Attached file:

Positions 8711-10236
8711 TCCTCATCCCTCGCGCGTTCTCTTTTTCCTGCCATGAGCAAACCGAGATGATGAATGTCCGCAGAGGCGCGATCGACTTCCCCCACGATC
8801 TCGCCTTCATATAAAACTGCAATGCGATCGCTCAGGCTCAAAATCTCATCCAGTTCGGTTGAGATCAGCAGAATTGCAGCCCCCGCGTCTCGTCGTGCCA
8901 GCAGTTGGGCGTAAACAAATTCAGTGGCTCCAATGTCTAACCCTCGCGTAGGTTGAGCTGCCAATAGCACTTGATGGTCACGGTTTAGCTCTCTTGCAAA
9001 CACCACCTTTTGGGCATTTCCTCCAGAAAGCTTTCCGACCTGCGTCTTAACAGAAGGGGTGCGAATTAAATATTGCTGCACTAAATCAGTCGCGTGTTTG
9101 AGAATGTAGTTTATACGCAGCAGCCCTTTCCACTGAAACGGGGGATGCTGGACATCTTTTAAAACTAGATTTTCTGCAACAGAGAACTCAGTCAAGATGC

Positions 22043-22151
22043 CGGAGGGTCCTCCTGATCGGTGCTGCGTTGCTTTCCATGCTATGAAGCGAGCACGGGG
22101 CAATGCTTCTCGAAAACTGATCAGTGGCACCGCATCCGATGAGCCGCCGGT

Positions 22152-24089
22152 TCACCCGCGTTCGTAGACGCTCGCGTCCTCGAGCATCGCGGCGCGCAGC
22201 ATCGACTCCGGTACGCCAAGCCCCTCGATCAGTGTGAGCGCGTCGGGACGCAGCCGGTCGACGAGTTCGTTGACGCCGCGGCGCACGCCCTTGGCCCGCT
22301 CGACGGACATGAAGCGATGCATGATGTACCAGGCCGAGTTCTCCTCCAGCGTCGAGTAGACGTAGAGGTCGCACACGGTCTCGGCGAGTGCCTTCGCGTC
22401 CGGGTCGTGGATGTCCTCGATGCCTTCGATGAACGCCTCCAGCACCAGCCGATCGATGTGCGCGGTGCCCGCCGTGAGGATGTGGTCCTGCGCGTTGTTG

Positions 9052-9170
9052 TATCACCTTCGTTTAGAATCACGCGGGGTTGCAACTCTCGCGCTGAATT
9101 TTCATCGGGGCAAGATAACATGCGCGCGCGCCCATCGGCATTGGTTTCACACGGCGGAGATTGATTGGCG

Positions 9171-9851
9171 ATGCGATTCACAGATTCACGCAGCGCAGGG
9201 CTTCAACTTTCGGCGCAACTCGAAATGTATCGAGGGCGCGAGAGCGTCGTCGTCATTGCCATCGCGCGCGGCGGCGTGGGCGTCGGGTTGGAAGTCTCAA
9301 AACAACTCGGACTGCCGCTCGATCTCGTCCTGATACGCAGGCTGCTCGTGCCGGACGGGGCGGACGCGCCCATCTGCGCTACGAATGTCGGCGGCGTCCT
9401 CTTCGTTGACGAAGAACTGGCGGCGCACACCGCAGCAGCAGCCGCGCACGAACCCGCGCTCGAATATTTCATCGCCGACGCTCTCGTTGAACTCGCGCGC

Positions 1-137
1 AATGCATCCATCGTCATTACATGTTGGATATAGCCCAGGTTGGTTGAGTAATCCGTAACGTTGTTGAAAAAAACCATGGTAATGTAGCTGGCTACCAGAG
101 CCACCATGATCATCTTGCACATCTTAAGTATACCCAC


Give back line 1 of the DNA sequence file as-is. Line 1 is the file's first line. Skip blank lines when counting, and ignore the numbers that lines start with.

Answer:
Positions 8711-10236